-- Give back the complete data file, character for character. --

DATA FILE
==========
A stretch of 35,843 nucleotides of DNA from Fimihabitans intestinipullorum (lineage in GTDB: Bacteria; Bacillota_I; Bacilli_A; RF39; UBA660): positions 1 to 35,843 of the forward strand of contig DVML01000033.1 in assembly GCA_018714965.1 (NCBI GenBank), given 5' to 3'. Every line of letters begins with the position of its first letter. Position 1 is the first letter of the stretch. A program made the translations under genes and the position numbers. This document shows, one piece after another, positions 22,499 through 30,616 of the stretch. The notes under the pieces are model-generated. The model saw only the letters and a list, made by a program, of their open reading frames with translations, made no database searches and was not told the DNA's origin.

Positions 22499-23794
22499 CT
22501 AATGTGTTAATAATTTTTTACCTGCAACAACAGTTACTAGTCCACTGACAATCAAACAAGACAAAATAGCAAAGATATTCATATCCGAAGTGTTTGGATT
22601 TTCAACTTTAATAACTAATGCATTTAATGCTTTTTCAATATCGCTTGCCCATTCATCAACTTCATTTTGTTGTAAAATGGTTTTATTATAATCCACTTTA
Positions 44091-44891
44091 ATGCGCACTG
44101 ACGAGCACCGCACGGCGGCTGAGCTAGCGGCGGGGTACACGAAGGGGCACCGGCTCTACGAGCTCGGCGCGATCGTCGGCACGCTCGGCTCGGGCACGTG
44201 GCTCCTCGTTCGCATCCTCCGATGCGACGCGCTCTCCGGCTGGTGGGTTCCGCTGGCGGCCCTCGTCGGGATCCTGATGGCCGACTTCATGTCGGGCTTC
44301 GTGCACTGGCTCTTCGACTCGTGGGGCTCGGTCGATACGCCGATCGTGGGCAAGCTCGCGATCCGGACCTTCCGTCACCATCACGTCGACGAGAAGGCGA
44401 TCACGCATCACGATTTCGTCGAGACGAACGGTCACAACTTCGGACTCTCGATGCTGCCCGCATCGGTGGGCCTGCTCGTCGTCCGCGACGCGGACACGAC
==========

A stretch of 35,843 nucleotides of DNA from Fimihabitans intestinipullorum (lineage in GTDB: Bacteria; Bacillota_I; Bacilli_A; RF39; UBA660): positions 1 to 35,843 of the forward strand of contig DVML01000033.1 in assembly GCA_018714965.1 (NCBI GenBank), given 5' to 3'. Every line of letters begins with the position of its first letter. Position 1 is the first letter of the stretch. A program made the translations under genes and the position numbers. This document shows, one piece after another, positions 22,499 through 30,616 of the stretch. The notes under the pieces are model-generated. The model saw only the letters and a list, made by a program, of their open reading frames with translations, made no database searches and was not told the DNA's origin.

Positions 22499-23794
22499 CT
22501 AATGTGTTAATAATTTTTTACCTGCAACAACAGTTACTAGTCCACTGACAATCAAACAAGACAAAATAGCAAAGATATTCATATCCGAAGTGTTTGGATT
22601 TTCAACTTTAATAACTAATGCATTTAATGCTTTTTCAATATCGCTTGCCCATTCATCAACTTCATTTTGTTGTAAAATGGTTTTATTATAATCCACTTTA
Positions 44091-44891
44091 ATGCGCACTG
44101 ACGAGCACCGCACGGCGGCTGAGCTAGCGGCGGGGTACACGAAGGGGCACCGGCTCTACGAGCTCGGCGCGATCGTCGGCACGCTCGGCTCGGGCACGTG
44201 GCTCCTCGTTCGCATCCTCCGATGCGACGCGCTCTCCGGCTGGTGGGTTCCGCTGGCGGCCCTCGTCGGGATCCTGATGGCCGACTTCATGTCGGGCTTC
44301 GTGCACTGGCTCTTCGACTCGTGGGGCTCGGTCGATACGCCGATCGTGGGCAAGCTCGCGATCCGGACCTTCCGTCACCATCACGTCGACGAGAAGGCGA
44401 TCACGCATCACGATTTCGTCGAGACGAACGGTCACAACTTCGGACTCTCGATGCTGCCCGCATCGGTGGGCCTGCTCGTCGTCCGCGACGCGGACACGAC